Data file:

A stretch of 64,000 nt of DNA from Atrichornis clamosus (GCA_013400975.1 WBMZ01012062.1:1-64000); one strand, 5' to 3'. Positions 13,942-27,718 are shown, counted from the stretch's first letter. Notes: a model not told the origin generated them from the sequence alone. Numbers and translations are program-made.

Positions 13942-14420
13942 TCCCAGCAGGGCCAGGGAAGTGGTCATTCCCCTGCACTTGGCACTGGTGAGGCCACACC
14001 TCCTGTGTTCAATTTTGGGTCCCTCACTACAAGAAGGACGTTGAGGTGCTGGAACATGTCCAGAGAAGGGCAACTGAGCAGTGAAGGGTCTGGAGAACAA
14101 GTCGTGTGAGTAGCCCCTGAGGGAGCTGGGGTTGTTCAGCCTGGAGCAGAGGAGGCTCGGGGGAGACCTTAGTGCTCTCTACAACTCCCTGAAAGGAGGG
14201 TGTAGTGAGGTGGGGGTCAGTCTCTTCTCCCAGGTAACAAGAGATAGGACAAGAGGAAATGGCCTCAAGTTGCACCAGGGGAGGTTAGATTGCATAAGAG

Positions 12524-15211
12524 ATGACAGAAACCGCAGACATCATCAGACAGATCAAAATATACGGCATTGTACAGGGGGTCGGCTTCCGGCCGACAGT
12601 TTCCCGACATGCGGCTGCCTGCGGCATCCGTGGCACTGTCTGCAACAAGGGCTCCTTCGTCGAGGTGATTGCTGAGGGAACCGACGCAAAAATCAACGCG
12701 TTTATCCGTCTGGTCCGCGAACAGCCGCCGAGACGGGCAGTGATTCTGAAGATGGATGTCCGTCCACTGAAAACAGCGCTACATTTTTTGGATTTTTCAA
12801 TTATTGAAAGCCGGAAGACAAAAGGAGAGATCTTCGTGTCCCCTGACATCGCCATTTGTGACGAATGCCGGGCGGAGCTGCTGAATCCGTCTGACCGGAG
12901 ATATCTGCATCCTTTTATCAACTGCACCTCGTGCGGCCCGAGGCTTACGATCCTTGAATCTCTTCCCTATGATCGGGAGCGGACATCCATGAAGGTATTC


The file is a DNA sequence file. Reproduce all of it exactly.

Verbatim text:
A stretch of 64,000 nt of DNA from Atrichornis clamosus (GCA_013400975.1 WBMZ01012062.1:1-64000); one strand, 5' to 3'. Positions 13,942-27,718 are shown, counted from the stretch's first letter. Notes: a model not told the origin generated them from the sequence alone. Numbers and translations are program-made.

Positions 13942-14420
13942 TCCCAGCAGGGCCAGGGAAGTGGTCATTCCCCTGCACTTGGCACTGGTGAGGCCACACC
14001 TCCTGTGTTCAATTTTGGGTCCCTCACTACAAGAAGGACGTTGAGGTGCTGGAACATGTCCAGAGAAGGGCAACTGAGCAGTGAAGGGTCTGGAGAACAA
14101 GTCGTGTGAGTAGCCCCTGAGGGAGCTGGGGTTGTTCAGCCTGGAGCAGAGGAGGCTCGGGGGAGACCTTAGTGCTCTCTACAACTCCCTGAAAGGAGGG
14201 TGTAGTGAGGTGGGGGTCAGTCTCTTCTCCCAGGTAACAAGAGATAGGACAAGAGGAAATGGCCTCAAGTTGCACCAGGGGAGGTTAGATTGCATAAGAG

Positions 12524-15211
12524 ATGACAGAAACCGCAGACATCATCAGACAGATCAAAATATACGGCATTGTACAGGGGGTCGGCTTCCGGCCGACAGT
12601 TTCCCGACATGCGGCTGCCTGCGGCATCCGTGGCACTGTCTGCAACAAGGGCTCCTTCGTCGAGGTGATTGCTGAGGGAACCGACGCAAAAATCAACGCG
12701 TTTATCCGTCTGGTCCGCGAACAGCCGCCGAGACGGGCAGTGATTCTGAAGATGGATGTCCGTCCACTGAAAACAGCGCTACATTTTTTGGATTTTTCAA
12801 TTATTGAAAGCCGGAAGACAAAAGGAGAGATCTTCGTGTCCCCTGACATCGCCATTTGTGACGAATGCCGGGCGGAGCTGCTGAATCCGTCTGACCGGAG
12901 ATATCTGCATCCTTTTATCAACTGCACCTCGTGCGGCCCGAGGCTTACGATCCTTGAATCTCTTCCCTATGATCGGGAGCGGACATCCATGAAGGTATTC